Joe Fassler

How did you become a writer?

I’ve been interested in books for as long as I can remember—my parents are both historians and I grew up surrounded by them, with bookcases crammed floor to ceiling wherever we lived. Maybe because of my parents’ focus on the past, and maybe because my English classes tended to focus on long-dead writers from the literary canon, it didn’t really occur to me that writing was something you could do—present tense—as a vocation and a career, in the here and now.

I didn’t really figure that out until a teacher of mine suggested I apply to the Iowa Young Writers’ Studio, a summer camp staffed by MFA students at the Iowa Writers’ Workshop, when I was 15. We wrote and workshopped all day and went to readings at night, and it was the first time I ever interacted with working writers in their natural habitat. This was a revelation: You could devote your life to the literary project and, if you were lucky, even make a career of it. I went home knowing that I’d found my people, and it’s what I’ve wanted to do ever since.

Name your writing influences (writers, books, teachers, etc.).

I’m lucky in that The Atlantic lets me run a column where I ask writers to share the books that have inspired them above all else—it’s called “By Heart,” and it’s the basis for the collection I just edited, Light the Dark. I’ve talked to many of my favorite writers over the years, who have in turn introduced me to now-favorite books I might not have otherwise read.

Along the way, they’ve taught me so much about process, too—not just craft, but strategies for sticking with a challenging creative endeavor over the long haul. I rarely have a writing session where I don’t think back to some piece advice I’ve picked up from Light the Dark. Sometimes it’s a craft thing, but often it’s more simple and elemental—the many ways writers convince themselves to keep going, trick themselves into never giving up.

When and where do you write? 

For now, I’m a journalist by trade, so I spend all day every day writing or editing something or other. But I can really only write fiction—my first and most enduring love—during the early morning, or very late at night.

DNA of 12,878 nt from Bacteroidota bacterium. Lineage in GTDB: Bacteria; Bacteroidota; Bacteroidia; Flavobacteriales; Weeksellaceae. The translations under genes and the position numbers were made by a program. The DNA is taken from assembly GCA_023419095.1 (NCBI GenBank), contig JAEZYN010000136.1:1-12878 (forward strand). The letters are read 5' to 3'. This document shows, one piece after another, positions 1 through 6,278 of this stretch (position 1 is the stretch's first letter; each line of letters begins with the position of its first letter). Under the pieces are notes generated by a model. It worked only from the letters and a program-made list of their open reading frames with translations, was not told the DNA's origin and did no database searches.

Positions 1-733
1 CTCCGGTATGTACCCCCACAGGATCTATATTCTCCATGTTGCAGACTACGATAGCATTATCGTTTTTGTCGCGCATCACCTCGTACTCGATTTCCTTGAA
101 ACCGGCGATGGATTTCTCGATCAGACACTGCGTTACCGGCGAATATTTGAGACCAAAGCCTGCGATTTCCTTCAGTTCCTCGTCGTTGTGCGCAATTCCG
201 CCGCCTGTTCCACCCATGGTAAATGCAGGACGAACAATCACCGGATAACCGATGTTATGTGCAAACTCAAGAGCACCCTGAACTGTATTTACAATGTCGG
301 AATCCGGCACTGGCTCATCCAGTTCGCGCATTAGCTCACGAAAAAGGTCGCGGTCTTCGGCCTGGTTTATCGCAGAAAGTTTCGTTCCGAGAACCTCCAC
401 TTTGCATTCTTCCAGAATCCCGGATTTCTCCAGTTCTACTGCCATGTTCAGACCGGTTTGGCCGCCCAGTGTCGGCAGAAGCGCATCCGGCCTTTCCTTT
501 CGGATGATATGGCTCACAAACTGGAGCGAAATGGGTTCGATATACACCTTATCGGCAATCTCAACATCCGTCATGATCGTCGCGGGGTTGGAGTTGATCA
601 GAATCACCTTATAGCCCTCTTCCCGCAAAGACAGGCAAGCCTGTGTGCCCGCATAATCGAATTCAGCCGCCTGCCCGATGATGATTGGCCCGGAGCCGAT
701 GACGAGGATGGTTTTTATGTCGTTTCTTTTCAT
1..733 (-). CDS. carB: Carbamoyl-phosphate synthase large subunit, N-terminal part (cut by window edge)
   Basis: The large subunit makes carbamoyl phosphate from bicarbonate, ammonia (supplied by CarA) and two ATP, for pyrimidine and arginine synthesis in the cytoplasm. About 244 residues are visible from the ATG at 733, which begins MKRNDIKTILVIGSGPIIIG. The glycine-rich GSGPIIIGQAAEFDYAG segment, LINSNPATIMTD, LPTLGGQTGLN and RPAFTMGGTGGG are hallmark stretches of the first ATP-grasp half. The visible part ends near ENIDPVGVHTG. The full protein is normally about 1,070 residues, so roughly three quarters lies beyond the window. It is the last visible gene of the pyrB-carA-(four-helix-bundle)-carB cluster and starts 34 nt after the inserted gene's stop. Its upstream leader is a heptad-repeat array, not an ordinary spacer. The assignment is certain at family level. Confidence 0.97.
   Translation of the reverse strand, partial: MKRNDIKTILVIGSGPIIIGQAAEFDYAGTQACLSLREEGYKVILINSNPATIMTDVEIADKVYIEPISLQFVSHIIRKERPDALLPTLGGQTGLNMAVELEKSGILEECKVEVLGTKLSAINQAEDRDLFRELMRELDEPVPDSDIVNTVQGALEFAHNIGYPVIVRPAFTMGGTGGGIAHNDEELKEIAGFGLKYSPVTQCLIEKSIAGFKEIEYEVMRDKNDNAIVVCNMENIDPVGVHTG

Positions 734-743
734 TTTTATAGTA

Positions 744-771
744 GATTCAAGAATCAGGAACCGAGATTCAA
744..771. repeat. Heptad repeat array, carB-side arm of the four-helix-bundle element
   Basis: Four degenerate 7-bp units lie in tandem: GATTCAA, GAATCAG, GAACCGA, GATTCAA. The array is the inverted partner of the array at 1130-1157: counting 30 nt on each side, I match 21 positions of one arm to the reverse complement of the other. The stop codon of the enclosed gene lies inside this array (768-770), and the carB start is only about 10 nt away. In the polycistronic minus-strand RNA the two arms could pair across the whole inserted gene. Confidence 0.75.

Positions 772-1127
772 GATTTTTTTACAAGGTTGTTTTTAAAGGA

For some reason, there’s a quietness of mind that I access best when everyone else is sleeping, when emails slow to a trickle, when the world somehow seems to turn a little more slowly. In Light the Dark, Andre Dubus says that writing fiction is closer to dreaming than thinking, and there’s something to that for me. I’m better able to suspend my own skepticism, and follow the work to new and surprising places, when I can cut shut off my more critical, intellectual instincts—something that seems to be easiest in the small hours.

What are you working on now? 

I’ve been working on a first novel since 2012 that I think I’ll finally finish this year (fingers crossed). But other projects keep me busy, too: my Atlantic column, writing essays and journalism, and writing dance music with House of Feelings, a collaboration with my longtime creative partner, Matty Fasano. Music is spontaneous and collaborative and public, and it makes a wonderful break from the private world of fiction.

Have you ever suffered from writer’s block? 

Yes, terribly. I don’t so much with short fiction, where you can always find a way to push through on sheer energy, or with essays and journalism, where you can always fall back onto the stone cold facts of the case. For me, nonfiction is just so much easier to write, even when the subject is difficult. For better for worse, you are limited to what happened and that’s an incredibly freeing constraint.